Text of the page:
A copy of this book was very kindly provided me by the author. I can’t promise that this didn’t affect my feelings about it, but a book is a book is a book, however I acquire it, and I can promise that all opinions are my own.
I had tons of fun reading this book. While only vaguely aware of the term LitRPG, I remember reading a magazine series called The Ancestral Trail when I was a young teen, which followed a similar pattern of storytelling, and which I loved. I didn’t know what to expect when I first picked up Tower Climber, but finding a story that followed a videogame-like progression, with levelling up and boss fights, was delightful and I whiled away a happy afternoon in the company of young hero Max, his mentor Sakura and friend Casey.
At the centre of the city of Zestiris is a tower. It appeared overnight forty years ago, emanating magic and issuing forth waves of deadly monsters. Life is Zestiris is dictated by the tower and a giant wall has been built around it creating a ‘tower zone’ and an ‘outer rim’ to the city. In the outer rim life continues almost as normal. The monsters and magic don’t trouble the citizens there. In the tower zone ‘climbers’ of different strengths and abilities fight back the monthly monster waves, keep the peace and try to puzzle out the challenge presented by the tower. The flow of information between the outer rim and the tower zone is strictly controlled.
Sixteen-year-old Max, wheelchair-bound after the car accident that killed his parents, lives in an orphanage on the outer rim. He’s bullied at school, abused by the manager of the orphanage and clings only to the hope that he can somehow make it to adulthood and into the tower zone where he believes he may find his lost younger sister. Tanner doesn’t hang about and Max doesn’t have to wait until he’s an adult: when he’s thrown into the tower zone illegally, much sooner than he’d planned and during a monster wave, his chances look slim. Fortunately, he not only discovers powers he didn’t know he had, he also meets the badass Sakura the Golden Blade.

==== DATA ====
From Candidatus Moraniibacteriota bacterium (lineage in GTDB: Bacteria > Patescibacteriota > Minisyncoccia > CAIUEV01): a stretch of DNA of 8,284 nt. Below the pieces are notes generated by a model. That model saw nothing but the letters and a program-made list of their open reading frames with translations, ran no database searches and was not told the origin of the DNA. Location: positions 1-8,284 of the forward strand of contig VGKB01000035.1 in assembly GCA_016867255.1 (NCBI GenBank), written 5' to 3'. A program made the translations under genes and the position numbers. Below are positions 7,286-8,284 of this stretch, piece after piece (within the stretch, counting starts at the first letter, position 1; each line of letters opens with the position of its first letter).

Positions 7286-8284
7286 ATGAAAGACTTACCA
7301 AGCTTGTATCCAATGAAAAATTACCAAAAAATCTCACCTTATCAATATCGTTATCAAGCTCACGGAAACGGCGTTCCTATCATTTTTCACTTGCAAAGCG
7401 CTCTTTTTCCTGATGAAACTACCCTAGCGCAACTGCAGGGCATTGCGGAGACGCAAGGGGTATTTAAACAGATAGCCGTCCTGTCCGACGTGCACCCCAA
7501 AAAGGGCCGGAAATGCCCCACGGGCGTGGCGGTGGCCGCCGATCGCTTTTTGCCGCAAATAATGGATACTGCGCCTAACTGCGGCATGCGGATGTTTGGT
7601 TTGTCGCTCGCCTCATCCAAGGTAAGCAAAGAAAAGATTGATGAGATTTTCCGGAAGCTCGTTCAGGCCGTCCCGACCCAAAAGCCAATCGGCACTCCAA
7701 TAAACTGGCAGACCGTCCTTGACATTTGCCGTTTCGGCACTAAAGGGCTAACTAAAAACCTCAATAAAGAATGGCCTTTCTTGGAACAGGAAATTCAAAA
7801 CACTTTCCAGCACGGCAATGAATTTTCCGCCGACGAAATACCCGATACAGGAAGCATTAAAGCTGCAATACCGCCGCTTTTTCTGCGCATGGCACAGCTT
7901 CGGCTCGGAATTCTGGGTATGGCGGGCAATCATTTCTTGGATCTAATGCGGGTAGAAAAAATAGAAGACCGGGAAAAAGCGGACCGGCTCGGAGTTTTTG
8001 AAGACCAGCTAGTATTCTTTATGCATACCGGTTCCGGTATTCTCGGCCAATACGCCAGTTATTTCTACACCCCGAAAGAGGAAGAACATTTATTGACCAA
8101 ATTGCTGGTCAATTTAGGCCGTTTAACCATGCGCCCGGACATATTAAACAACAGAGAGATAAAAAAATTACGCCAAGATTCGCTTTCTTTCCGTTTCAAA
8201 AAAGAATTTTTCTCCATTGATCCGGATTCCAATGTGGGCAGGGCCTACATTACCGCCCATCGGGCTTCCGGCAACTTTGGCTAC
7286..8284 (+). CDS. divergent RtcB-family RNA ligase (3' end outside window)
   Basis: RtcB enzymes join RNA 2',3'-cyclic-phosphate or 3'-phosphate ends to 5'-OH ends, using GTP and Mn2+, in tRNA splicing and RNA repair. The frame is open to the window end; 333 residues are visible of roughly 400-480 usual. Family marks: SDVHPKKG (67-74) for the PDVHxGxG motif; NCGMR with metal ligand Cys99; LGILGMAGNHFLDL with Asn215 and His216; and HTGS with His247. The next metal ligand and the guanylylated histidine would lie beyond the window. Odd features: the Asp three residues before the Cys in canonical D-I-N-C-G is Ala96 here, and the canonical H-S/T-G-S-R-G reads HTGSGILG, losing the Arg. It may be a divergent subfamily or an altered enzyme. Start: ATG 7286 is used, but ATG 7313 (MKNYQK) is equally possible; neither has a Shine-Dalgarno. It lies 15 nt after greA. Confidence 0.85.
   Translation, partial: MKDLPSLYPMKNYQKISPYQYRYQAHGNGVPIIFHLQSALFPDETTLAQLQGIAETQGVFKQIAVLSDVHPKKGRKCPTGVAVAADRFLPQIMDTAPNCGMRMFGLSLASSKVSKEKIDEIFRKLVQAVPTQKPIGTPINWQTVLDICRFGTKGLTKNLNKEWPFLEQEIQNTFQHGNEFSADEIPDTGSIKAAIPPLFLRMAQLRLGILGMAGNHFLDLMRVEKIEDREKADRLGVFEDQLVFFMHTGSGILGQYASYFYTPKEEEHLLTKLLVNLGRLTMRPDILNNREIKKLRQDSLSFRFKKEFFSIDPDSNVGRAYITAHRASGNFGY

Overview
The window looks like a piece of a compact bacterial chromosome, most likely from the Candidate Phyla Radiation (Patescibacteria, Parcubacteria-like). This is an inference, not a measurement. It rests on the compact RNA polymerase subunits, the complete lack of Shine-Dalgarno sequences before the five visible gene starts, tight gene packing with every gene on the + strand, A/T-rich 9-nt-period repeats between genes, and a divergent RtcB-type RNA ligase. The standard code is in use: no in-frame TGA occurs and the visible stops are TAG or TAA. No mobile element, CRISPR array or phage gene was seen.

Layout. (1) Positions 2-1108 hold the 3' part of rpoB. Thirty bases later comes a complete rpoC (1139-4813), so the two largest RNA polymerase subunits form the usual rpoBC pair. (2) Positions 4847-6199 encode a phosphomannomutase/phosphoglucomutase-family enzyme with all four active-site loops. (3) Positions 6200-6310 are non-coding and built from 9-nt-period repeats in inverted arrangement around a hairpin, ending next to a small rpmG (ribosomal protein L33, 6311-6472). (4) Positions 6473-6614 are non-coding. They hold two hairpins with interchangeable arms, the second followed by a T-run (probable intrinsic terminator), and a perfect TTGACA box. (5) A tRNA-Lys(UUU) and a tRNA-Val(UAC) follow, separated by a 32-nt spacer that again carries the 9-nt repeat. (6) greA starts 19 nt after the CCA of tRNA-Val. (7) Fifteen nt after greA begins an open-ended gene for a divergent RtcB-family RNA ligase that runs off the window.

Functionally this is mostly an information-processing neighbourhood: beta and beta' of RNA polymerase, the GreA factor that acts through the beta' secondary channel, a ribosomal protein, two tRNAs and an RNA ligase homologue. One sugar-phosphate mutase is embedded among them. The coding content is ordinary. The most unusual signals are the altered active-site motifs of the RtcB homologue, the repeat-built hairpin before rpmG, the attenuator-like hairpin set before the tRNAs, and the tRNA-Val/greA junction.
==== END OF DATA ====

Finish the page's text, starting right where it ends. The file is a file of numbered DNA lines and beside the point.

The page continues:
Max quickly finds himself in possession of fully-working legs (his disability part of a mysterious curse that presumably the series will explore in due course). He also learns that his new magical power is an unusual one (about which I’m saying no more because it’s really very cool), and that his mentor-roommate Sakura is a romance-reading, ramen-eating commander, who encourages him to join the climber academy so that he can pursue his sister into the tower. The story then follows his progression through training, reading like a wonderful mashup of Battle Royale and Miss Cackle’s Academy for Witches.
As a LitRPG the focus is very much on Max’s advancement. The tower and the tower zone follow videogame rules: defeated monsters drop cores and money, each climber has a set of statistics (strength, speed, stamina etc) that they can pull up Jumanji-style, and they have to achieve a certain level before they can ascend further up the tower. Powers and traits are acquired along the way, secret bosses uncovered, and everyone has a magic pouch into which they can shove all manner of things, inventory-style, without the bulk and weight those things should present. As someone who loves to go mining in Stardew Valley day after day just so I can collect ridiculous amounts of ore, Max farming monsters on level two of the tower and ending up with 3068 copper monster cores to take to the market made me grin stupidly.
This is definitely not going to be to everyone’s taste. It’s straightforwardly told and I feel it reads a little younger than its teenage protagonists suggest it’s aimed for. If it weren’t for the carnage towards the end of the story I’d be recommending this to our Beast Quest readers in the library. It’s a satisfying read if you enjoy progression gameplay (oh hai, it me), don’t mind your stories trope-heavy and aren’t looking for deep and meaningful characterisation. There’s a twist that I liked a lot, but I’m not going to guarantee you won’t see it coming just because I didn’t. And I really didn’t. For me, after a difficult couple of weeks, this was exactly the kind of fun I wanted and needed and I am grateful to Jakob for sending me a free copy to read as it’s not a book I’d have found on my own.